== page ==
Now that the dust has settled from the Sept. 15 primaries, it's time to take a look at the local politicians who still have challenges ahead.
In Forest Hills, there is at least one race that could alter the face of the local political landscape: Senate District 15.
Como, who's become a familiar face on the political scene locally just by running for office, has raised more than $250,000 and has more than $100,000 on hand.
Addabbo, who's held the seat since he beat Como's former boss, Serf Maltese, in 2008, is at a disadvantage when it comes to funding, with just over $30,000 in the bank with less than a month to go.
Republicans see Addabbo as vulnerable, given the short amount of time he's spent in office and the tendency of his district to fall on the conservative side of the fence. Maltese held the seat after Republican Martin Knorr, who held the office throughout the 1970's and 80's.
One insider said the state-level GOP considers Como's campaign crucial to preventing the Democrats from maintaining control of the state Senate, and have thrown their backing behind him accordingly.
Elsewhere, Assemblyman Andrew Hevesi weathered a challenge from Forest Hills attorney Joe Fox, to find himself in a better position in the general than in the primary.
Hevesi's challenger on Nov. 2 is newcomer Alex Powietrzynski. Powietrzynski, a polish immigrant, is at a disadvantage from a fundraising standpoint, currently banking around $4,000 to Hevesi's nearly $10,000. In a sign of exactly where he thought the more crucial challenge was, Hevesi spent nearly all of his campaign funds before the general election even started.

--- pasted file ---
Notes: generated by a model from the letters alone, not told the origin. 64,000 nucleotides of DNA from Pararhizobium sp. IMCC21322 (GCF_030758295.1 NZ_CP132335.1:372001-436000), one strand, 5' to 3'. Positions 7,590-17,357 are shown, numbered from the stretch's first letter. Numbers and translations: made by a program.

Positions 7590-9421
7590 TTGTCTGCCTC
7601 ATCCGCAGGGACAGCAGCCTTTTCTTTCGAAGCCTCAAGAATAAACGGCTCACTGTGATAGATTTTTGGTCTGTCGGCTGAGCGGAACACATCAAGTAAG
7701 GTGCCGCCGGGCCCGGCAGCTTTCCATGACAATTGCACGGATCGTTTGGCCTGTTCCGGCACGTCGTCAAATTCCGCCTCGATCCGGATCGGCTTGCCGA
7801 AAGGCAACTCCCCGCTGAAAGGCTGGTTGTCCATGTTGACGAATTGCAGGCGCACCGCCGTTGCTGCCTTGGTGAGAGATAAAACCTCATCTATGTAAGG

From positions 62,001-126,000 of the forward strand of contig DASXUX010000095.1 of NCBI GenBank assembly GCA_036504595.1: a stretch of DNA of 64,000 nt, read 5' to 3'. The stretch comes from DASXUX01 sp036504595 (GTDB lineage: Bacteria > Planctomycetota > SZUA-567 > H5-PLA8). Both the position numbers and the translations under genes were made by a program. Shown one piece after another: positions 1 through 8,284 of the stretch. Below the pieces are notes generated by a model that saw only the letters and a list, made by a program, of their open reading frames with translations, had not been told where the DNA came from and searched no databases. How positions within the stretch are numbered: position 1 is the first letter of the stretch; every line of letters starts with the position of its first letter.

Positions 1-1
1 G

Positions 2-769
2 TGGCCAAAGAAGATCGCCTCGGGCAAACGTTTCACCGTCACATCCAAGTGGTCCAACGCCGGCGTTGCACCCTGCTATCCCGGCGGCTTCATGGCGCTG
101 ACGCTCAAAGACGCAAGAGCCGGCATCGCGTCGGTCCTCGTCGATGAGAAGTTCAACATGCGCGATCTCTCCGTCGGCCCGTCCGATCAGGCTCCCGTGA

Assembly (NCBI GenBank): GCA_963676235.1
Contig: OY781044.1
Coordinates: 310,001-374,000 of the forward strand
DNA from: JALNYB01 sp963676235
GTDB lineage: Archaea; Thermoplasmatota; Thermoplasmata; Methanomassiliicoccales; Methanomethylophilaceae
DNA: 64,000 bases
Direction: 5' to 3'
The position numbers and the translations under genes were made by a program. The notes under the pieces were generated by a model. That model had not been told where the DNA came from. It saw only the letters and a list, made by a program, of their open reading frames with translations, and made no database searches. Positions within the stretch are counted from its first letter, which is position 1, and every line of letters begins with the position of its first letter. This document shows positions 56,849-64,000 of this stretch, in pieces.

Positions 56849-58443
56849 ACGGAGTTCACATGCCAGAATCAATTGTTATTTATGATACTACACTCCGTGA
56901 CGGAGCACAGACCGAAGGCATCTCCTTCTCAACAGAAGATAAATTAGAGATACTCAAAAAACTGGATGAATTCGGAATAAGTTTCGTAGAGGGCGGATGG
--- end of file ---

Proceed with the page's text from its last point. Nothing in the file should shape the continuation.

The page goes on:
Shirley Huntley and Toby-Ann Stavisky both pushed through some trouble in their primaries, and their reward is clear sailing through the general.
Turner even held a town hall-style meeting all about the health care reform on Oct. 4, bringing a panel of doctors to testify against it. In interviews, Turner has called the health care bill a "bad idea, top to bottom."
Weiner, for his part, has chosen not to directly engage with Turner, and the reality is that he might not have to. He has a huge funding advantage and hasn't faced a challenger who gained more than a third of the vote since 2002.